Give Fava Beans a Try This Spring—Here's How to Peel and Cook Them

These bright green legumes have a creamy texture and buttery taste.

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peeling raw fava beans
Photo: Miguel Perfectti / GETTY IMAGES

In the world of legumes, fava beans stand out. They are the oldest variety; there's evidence of fava bean cultivation as long as 10,000 years ago in the Fertile Crescent. They stand out visually, too: Their pods are larger than average and favas have a unique texture and a distinctive grassy flavor. Chefs embrace fresh favas as a herald of springtime and they're also a joy to cook when they're in season. The one hurdle you might encounter is getting the beans out of their pods. Here, we spoke to culinary experts, who shared their best tips and tricks for prepping and enjoying fava beans.

What Are Fava Beans?

Fava beans, a highly seasonal legume available in the spring and early summer, are also known as broad beans. They have long, sturdy, slightly fuzzy pods, but unlike fresh peas and green beans—but much like soybeans—their pods are not edible. The actual fava beans are inside the pod; they have another protective skin (called the inner skin) that is much thinner than the outer pod and is edible.

Dried Fava Beans

While fresh fava beans are only available seasonally, you can buy dried fava beans, both whole and split, year round. "Dried favas taste like a cross between a white bean and a chickpea," says Ronna Welsh, the author of The Nimble Cook and the owner and chef instructor at Purple Kale Kitchenworks in Brooklyn, N.Y. Welsh warns that like many dried beans, dried favas "hardly resemble their fresh counterparts."

Fava Beans vs. Lima Beans vs. Peas

Although favas are often compared to both lima beans and peas, there are noticeable differences. "Their taste and textures differ significantly," says Welsh. "Cooked fresh peas taste vegetal—almost leafy—and lima beans taste earthy and starchy. Favas, however, are grassy, yet creamy."

Abra Berens, chef and author of Ruffage: A Practical Guide to Vegetables and the new book PULP: A Practical Guide to Cooking with Fruit uses them interchangeably in a pinch, but says fava beans are her favorite: "They are buttery and a beautiful bright green. They can be a bit of work to prepare, but I think it's well worth it," she says.

How to Peel Fava Beans

The main conversation around fava beans is almost always about how to peel them. It's a taxing process for some and meditative for others. Either way, it's a project that's best handled in stages, says Welsh. First, release the beans from their pods, blanch them, and peel away their inner skin (though, this last step is technically optional).

Release the Beans From Their Pods

Unzip the pod by pulling its stem down the back, splitting the pod open in two halves. Working over a bowl, use your thumb to push the beans out. Once the beans are out of their pods, you have two options for preparing them to eat.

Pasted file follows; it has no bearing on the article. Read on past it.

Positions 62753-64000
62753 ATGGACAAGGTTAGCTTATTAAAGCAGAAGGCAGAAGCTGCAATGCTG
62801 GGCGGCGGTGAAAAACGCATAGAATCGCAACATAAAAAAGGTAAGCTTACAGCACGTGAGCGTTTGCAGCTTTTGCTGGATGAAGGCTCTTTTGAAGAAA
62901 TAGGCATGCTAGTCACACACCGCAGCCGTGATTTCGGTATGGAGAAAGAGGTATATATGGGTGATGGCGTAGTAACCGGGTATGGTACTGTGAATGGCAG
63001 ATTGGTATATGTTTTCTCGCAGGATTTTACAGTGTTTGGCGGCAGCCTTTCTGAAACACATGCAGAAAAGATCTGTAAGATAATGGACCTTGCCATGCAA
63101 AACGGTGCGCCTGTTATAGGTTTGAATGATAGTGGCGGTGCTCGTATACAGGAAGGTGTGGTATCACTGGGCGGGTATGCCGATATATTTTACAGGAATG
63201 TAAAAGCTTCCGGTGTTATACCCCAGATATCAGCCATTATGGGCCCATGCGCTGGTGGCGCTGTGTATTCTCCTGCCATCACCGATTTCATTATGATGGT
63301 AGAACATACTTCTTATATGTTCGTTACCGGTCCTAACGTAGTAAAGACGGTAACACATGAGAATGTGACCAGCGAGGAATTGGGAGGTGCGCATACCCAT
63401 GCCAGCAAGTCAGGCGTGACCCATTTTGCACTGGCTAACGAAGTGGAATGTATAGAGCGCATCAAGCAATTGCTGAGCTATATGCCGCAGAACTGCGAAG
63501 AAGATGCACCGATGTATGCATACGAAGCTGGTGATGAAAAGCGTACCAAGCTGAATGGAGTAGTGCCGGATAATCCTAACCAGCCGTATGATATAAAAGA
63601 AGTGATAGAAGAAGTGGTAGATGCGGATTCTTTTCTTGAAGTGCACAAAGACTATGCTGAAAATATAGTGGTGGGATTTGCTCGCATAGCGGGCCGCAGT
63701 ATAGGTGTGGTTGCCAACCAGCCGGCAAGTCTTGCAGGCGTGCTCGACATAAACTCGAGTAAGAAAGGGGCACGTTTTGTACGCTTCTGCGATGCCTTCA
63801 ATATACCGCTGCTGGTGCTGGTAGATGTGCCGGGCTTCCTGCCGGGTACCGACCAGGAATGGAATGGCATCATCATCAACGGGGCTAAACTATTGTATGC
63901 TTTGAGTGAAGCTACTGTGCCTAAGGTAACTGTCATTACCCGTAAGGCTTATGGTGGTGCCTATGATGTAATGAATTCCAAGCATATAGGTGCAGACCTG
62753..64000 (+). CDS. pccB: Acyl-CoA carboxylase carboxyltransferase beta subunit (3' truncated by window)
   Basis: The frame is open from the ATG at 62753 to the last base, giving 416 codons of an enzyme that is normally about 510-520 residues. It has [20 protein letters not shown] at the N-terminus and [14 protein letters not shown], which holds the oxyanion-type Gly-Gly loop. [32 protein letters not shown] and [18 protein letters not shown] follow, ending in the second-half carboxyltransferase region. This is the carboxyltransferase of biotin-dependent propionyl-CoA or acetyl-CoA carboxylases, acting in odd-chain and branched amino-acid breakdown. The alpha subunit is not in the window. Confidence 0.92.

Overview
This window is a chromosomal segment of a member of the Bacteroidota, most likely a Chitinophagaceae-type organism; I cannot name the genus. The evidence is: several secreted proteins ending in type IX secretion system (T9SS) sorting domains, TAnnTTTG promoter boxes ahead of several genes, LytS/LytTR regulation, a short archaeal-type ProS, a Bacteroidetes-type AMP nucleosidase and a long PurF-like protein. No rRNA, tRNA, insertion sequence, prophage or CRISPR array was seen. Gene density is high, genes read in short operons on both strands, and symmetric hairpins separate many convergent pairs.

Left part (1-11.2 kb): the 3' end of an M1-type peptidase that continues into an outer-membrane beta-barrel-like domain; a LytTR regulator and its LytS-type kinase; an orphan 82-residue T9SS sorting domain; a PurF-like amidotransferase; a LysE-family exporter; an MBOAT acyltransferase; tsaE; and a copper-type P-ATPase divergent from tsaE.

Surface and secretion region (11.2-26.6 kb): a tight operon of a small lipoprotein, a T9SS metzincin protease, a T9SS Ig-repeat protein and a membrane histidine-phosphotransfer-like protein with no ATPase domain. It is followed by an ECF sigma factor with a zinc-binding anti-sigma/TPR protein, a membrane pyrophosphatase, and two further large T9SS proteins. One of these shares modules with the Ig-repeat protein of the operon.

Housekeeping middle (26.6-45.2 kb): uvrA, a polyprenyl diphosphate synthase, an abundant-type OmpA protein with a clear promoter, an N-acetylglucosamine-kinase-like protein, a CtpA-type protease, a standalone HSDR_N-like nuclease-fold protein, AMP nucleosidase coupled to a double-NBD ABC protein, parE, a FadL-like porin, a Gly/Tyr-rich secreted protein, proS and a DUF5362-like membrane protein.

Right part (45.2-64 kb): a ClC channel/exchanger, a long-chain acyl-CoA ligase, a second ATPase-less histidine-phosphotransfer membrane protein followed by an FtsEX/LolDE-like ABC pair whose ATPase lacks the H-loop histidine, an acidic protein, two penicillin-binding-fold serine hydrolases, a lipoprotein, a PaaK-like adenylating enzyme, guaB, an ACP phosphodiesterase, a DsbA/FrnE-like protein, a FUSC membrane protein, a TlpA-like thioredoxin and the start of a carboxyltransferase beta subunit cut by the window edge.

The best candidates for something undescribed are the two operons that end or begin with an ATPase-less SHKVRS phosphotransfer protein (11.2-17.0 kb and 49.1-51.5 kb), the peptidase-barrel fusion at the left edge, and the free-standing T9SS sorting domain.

Blanch and Peel

Most often, fava beans are blanched; cook them in boiling, salted water for a few seconds before quickly plunging them in ice water. After blanching, they are easy to slip from their skins with a gentle pinch.

Blanch and Don't Peel

Berens holds a secret that she's happy to share: "You don't have to peel the interior pod," she says. "I always taste them after they are blanched and if the interior membrane is palatable, just leave it."

Don't Cook

You don't necessarily have to blanch fava beans, either. Not peeling fava beans saves plenty of time—not cooking them at all will save you even more. Berens suggests trying them raw to enjoy their nutty and creamy texture.

How to Store Fava Beans

Fresh fava beans still in the pod can be stored in the refrigerator for up to 10 days. Once the beans have been shelled or shelled and blanched, store them in a zip-top bag or airtight container for a couple of days (or freeze them).

The Best Ways to Cook Fava Beans

Thanks to their bold color and delicate flavor, fava beans are best used simply, say Berens and Welsh.

  • Gently sautéed and tossed in herb butter
  • Blistered in a hot pan with olive oil and crunchy salt
  • Blitzed in the food processor to make a dip
  • Steamed and mixed into rice or pasta
  • Served over creamy cheese, such as burrata or ricotta

For a party snack, Berens will make deviled eggs and top them with a mixture of roughly chopped blanched fava beans and tapenade. "Fava beans and olives go really well together. It's simple, but so, so good," she says.

Grilling Fava Beans

"My favorite thing to do with fava beans is to serve them as an appetizer, grilling them in their large, spongy pods and serving them whole, allowing your guests to peel them as part of the party," Berens. "The moisture in the pod steams the internal beans and you still get some of the smoky quality from the grill. It is fun and interactive, and you've outsourced the labor—win, win."


Glucose-6-phosphate dehydrogenase (G6PD) deficiency, also known as favism, is a common enzyme deficiency. Anyone with this condition should avoid eating fava beans (and avoid moth balls and various common medicines).

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